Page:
I was, at the time, studying fugues. The musical kind. Not the kind where one realizes, after twenty years in St. Louis, raising a family and having a meaningful life, that one is really from Des Moines and has (or, to be fair, had) an entire other family, life, job and name. Not that kind. But, for longer fugues, one can see the relation.

The memo passed my desk. The pattern of repetition looked like a fugue to me. I was caught up with my work, as usual, and had nothing better to do. Even if I had, art called and it was time to write. The memo was deconstructed and reconstructed. Barely re-written.

A fugue is meant to be performed and this was no different. After a few readings, it was set. It was scheduled for the Gainesville Spring Arts Festival. Time to get cracking. We had a fugue to perform. But we was still me. I needed people. Four of them. I needed a clock. One of them. I needed a dog.

I had none of these things but I did have Moon Goddess Books, my own store. A book store with lots of unconventional arty types. A Pagan store with folks who would be delighted to do something to slam The Man. A café where people got buzzed on caffeine and, in their mania, could be convinced to take on nearly any manner of whacked-out project. A fugue of a government memo. A fugue of clocks and dogs. Yes, this fit.

We found our folk and set about arranging the vocals. We had a month to prepare and rehearsed as often as bi-weekly. Grueling.

Four voices. Some parts were done together and some parts separately. Some by two and some by four. How did we choose? The performers did so by how it felt. One German Shepherd, whose bark was downloaded from a sound effects recording, barking randomly, or so it seemed. I wanted the barks to stand out as jagged jolting. A recorded clock getting louder and louder as the fugue progressed, the voices getting softer as the fugue came to an end, the barks harder to hear through.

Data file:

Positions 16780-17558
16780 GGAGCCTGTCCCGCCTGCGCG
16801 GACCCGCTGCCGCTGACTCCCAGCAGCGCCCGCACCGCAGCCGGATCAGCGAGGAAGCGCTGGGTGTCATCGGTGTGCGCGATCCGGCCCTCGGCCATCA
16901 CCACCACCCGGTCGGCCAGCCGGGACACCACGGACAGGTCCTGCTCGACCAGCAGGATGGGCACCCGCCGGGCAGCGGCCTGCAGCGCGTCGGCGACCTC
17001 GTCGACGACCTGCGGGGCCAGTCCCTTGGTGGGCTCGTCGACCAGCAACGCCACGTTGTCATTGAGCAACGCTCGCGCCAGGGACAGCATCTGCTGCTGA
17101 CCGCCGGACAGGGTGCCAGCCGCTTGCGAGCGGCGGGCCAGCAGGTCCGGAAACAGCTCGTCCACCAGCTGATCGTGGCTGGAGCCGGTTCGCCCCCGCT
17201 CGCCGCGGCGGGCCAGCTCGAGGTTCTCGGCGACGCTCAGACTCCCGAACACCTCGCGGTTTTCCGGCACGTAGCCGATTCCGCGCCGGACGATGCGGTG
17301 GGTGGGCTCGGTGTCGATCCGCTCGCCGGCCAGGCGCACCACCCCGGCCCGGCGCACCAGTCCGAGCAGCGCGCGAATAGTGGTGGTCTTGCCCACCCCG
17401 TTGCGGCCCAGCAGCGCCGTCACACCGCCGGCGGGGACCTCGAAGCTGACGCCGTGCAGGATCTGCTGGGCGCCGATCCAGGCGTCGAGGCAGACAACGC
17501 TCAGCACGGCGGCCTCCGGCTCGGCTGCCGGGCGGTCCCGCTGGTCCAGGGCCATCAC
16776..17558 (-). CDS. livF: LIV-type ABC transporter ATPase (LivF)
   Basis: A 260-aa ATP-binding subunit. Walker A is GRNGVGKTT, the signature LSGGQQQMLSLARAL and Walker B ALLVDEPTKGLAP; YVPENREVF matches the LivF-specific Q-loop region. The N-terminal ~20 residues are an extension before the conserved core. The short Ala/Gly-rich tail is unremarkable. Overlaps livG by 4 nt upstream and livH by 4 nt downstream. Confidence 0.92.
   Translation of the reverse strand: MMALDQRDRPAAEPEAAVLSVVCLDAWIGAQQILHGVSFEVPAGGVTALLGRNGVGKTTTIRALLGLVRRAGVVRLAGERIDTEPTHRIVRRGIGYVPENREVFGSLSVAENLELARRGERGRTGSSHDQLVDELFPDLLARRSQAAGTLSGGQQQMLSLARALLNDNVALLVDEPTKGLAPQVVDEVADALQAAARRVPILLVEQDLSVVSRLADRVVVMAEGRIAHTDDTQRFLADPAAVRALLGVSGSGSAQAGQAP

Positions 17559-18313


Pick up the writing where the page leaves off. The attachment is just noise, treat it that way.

The performance time came and I am gratified, still, that it went without a hitch—or at least none that anyone but myself and our four performers, two guys and two gals, would have noticed. At the end the applause hesitated. Perhaps because the audience was stunned silent or perhaps they were confused. I was happy, and still am—either or both being a desired result of the piece.

Strangely, wonderfully, the person who wrote the memo, Monkey Boy himself, was there, and did not talk to me for quite a while. Those were a great few weeks. Eventually he had to speak to me though. But never was the fugue mentioned.

No recording exists. Not yet.


Fugue on a State Memo for Four Voices and Dog Barks

Most of you already do this, and I thank you. Customer service is the key and one of our values is PEOPLE. Thank you for your assistance in this matter and see me if you have any questions.

Most of you do this. Customer service is the key. One of our values is PEOPLE. Thank you for your assistance in this question.

Most of you do customer service. One of our key values is PEOPLE. Thank you for this question.

Most of you do this key value. PEOPLE thank you for this.

Most of you do this.
Most of you do this.
Most of you do this customer service.
Customer service.
Customer service.
Most of you do this customer service.
Customer service
Customer service.
Customer service is the key.
Most of you do this.
Most of you do this.
Most of you do this.
Most of you matter.
Most of you matter.
Most of you matter.
Most of you question.
Most of you question customer service.
Customer service is the key.
Customer service is the key.
Customer service is the key.
This matters.
This matters.
Customer service is they key.
The value is the key.
They key matters.
PEOPLE matter.
PEOPLE matter.
PEOPLE are one of our values.
PEOPLE are one of our values.
The key is the value.
We value the question.
Value the question.
Value the question.
We value the key.
Value the key.
Value the key.
Value the key.
Value the key.
Question the key.
Question the key.
Question the key.
Question the key.
We value the question.
Value the question.
Value the question
Value the question.
Key question.
Key question.
Key question.
We question the value.
We question the value.
We question the value.
Question the value.
Question the value.
Question the value.
Question the PEOPLE.
Question the PEOPLE.
Question the PEOPLE.
Question PEOPLE.
Question PEOPLE.
Question PEOPLE.




Posted by on September 23, 2008 in Culture, Fugue State, Gainesville, Poetry, Social, Writing